Anecdotes from the Life of Groucho Marx.


Julius Henry Marx, aka ‘Groucho’ Marx, was born October 2, 1890, in New York City, New York.  He and his brothers Adolf (Harpo) and Leonard (Chico) made up one of the zaniest comedy groups in American history – The Marx Brothers.  On stage and in the movies, they kept audiences in an uproar with their outrageous puns, satires, musical donnybrooks, and all-around bad-boy behavior with those who were obviously their betters.  Groucho was the nominal leader of this band of merry Andrews, and as such usually had the best lines in their plays and movies.  He was also a noted raconteur in his private life, using his irrepressible wit to skewer stuffed shirts and deflate the pompous vaporing of so-called experts in any and every field.  Here are five gems on finances that came from him, and that we can all learn from:

  • “A hospital bed is a parked taxi with the meter running.’

Groucho was one of the first Hollywood stars to insist on using a stand-in for any stunts he considered to be even slightly dangerous.  He advised his children to work at boring jobs rather than risky ones; the money’s the same, he insisted, and you don’t have to spend time and money taking care of injuries.

  • “The only primrose path I know of is Wall Street!”

Groucho learned his lesson after the 1929 Wall Street Crash.  He invested in a wide variety of financial instruments, from real estate to bonds to precious metals, and was able to help his other brothers when their incomes dwindled at the end of their film career because they had insisted on investing in nothing but stocks.

  • “Alimony is like buying hay for a dead horse.”

Well, okay, this is more bitter hindsight than sound financial advice, since Groucho had 3 wives during his lifetime.  But he managed to stay friends with all three of his ex-wives and they eventually agreed to drop their alimony demands on him – thus proving once again that you can catch more flies with honey than vinegar!

  • “I find television very educational.  Every time someone turns on a set I go into another room and read a book.”

Groucho was an avid reader and book collector.  Towards the end of his life he estimated he had spent a total of four-hundred dollars on television sets, which were now worth nothing, and had spent well over twenty-thousand dollars on books, which were now worth nearly a million dollars.  He obviously knew the wisdom of spending money on things that not only give pleasure, but increase in value.

  • “The secret of life is honesty and fair dealing.  If you can fake those you’ve got it made.”

Groucho’s friends knew him to be a hard bargainer, but an honest one.  When he made a deal, he stuck by it no matter what.  This came in handy in the mid 1930’s, when the Marx Brothers’ movie career was considered to be over.  The team was let go by Paramount Studios and Groucho decided to take them into radio for a trial run.  When MGM Studios requested them for a movie, Groucho told them that they had already signed a contract for radio and would not back out of it.  Louis B. Mayer, the head of MGM, was so impressed with Groucho’s honesty and integrity that he personally bought out the team’s contract with the radio network, and the team began work on what many consider to be one of the greatest movie comedies every made, “A Night at the Opera”.

Reflections on the Minimum Wage.

This could be you in a few weeks!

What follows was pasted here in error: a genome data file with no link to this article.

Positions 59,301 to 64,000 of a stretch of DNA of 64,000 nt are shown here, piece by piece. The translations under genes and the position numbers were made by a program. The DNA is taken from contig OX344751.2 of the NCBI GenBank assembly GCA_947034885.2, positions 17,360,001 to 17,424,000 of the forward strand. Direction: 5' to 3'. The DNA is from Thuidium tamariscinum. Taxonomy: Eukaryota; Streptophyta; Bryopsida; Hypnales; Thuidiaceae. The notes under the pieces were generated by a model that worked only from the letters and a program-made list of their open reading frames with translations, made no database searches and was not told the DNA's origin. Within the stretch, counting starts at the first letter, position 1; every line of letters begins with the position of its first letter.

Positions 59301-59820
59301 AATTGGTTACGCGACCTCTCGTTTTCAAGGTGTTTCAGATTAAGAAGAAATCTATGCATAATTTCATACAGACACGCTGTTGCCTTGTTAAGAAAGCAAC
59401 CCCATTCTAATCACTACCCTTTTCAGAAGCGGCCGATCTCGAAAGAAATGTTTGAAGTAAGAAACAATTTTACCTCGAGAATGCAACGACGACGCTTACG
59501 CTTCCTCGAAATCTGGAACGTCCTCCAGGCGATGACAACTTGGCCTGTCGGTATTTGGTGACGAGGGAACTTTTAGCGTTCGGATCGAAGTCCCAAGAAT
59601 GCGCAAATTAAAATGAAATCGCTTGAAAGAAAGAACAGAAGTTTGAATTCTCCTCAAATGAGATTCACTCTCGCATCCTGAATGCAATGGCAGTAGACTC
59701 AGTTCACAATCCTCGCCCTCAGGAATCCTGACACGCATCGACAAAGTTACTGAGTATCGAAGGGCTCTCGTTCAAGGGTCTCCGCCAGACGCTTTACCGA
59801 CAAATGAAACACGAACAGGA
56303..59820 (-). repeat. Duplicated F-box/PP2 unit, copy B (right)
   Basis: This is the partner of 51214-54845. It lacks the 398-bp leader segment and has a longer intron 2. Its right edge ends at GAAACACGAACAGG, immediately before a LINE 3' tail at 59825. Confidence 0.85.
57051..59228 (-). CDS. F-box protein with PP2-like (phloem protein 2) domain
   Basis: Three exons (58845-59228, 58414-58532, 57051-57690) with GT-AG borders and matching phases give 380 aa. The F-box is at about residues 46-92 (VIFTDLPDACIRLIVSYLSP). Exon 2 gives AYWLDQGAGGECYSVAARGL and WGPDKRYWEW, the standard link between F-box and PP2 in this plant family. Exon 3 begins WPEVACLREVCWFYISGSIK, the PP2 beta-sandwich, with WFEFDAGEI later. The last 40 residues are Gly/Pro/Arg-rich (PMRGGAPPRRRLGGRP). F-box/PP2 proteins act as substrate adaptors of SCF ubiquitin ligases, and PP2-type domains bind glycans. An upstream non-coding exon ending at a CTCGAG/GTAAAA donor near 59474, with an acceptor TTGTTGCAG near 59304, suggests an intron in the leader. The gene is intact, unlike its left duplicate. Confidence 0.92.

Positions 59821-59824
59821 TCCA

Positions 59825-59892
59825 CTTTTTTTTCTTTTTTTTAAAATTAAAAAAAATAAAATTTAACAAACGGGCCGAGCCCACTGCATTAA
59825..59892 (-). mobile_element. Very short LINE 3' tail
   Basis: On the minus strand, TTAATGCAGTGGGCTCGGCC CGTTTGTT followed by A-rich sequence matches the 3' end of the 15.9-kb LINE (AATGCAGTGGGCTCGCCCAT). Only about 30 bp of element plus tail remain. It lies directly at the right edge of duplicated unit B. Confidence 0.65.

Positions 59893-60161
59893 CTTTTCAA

guess I never could maintain a franchise with success,

Since underpaying workers would give me a lot of stress.

It’s not that I’m an angel, heaven-sent to make folks rich;

It’s just that I’m a lazy good-for-nothing son of a bitch.


Underpaying workers on a constant basis means

A slew of lawyers and accountants picking my blue jeans.

For poor folks are so hard to manage if you cannot prove

That you are also slogging in that awful selfsame groove.


I’d have to go to meetings and make charities a must;

I’d have to slave like anything to earn my paupers’ trust.

I’d rather not create a bunch of jobs that keep men poor,

And give the world excuses to build another dollar store.

The Soup Kitchen.


The men – they’re mostly men – line up before the doors are sprung;

Some of them are older, but then some of them are young.

They’re boozers and they’re bruisers and they’re losers as a rule;

Hard knocks being the subject they have studied most in school.


They don’t say grace and finger bowls are definitely scorned;

They eat what’s put before them, overcooked and unadorned.

Their words are harsh and bitten off like strips of fibrous jerky;

Their eyes reflecting nothing but a desperation murky.


And then someone sits down at the piano on the edge,

And plays a little Chopin – maybe softly, maybe sledge.

The jaws do not stop chewing, nor the forks pause in their lift –

But ev’ry Lazarus enjoys that happy little gift.

Are You Looking for a Chance to Travel & Work in Dubai?


(Editor’s Note: Our good friend, Toto Johnson, a professional circus clown, has just posted the following on his Facebook page.  We thought it interesting enough to repost here.  It is a LEGITIMATE job offer!)


“Hey…remember that gig in Dubai that was brought up awhile back? Well…I got a lengthy email about it from Martin D’Souza today. He is the producer of the clown festivals in India that me, Greg Parks, Joe Vecciarelli, etc have gone to. He has 11 clowns booked out of the 20 spaces available. I cannot do it because they are not willing to split up the time frame…which runs December 28-February 1. I could do 2 weeks but not the whole month but the government in Dubai has only allowed 20 visas for the event so all the clowns involved must go for the full time.

If anyone wants to throw their hat in the ring you can contact Martin at…”